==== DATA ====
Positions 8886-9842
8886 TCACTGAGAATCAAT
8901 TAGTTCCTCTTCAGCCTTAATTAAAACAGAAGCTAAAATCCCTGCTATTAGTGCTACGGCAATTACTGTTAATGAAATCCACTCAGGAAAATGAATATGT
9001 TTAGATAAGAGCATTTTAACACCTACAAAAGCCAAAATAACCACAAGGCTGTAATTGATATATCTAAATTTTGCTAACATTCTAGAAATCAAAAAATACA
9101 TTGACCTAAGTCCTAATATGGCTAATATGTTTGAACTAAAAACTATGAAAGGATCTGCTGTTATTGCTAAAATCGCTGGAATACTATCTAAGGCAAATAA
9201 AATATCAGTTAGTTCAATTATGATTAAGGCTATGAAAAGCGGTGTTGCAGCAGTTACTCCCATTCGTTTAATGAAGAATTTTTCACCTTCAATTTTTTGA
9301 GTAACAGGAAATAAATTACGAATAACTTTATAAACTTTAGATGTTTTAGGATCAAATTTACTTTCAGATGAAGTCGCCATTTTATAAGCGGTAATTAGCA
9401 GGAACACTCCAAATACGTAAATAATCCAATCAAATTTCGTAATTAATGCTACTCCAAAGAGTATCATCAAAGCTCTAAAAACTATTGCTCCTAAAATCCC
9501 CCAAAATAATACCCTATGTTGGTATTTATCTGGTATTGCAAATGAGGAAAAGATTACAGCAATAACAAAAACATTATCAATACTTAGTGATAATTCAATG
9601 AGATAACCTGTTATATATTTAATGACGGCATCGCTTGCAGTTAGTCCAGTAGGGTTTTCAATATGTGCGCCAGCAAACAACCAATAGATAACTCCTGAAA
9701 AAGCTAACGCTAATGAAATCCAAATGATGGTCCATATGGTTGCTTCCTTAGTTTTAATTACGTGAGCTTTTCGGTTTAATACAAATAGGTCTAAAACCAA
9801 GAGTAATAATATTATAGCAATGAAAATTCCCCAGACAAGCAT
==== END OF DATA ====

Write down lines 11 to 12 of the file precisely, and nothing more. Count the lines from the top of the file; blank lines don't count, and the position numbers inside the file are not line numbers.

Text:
9701 AAGCTAACGCTAATGAAATCCAAATGATGGTCCATATGGTTGCTTCCTTAGTTTTAATTACGTGAGCTTTTCGGTTTAATACAAATAGGTCTAAAACCAA
9801 GAGTAATAATATTATAGCAATGAAAATTCCCCAGACAAGCAT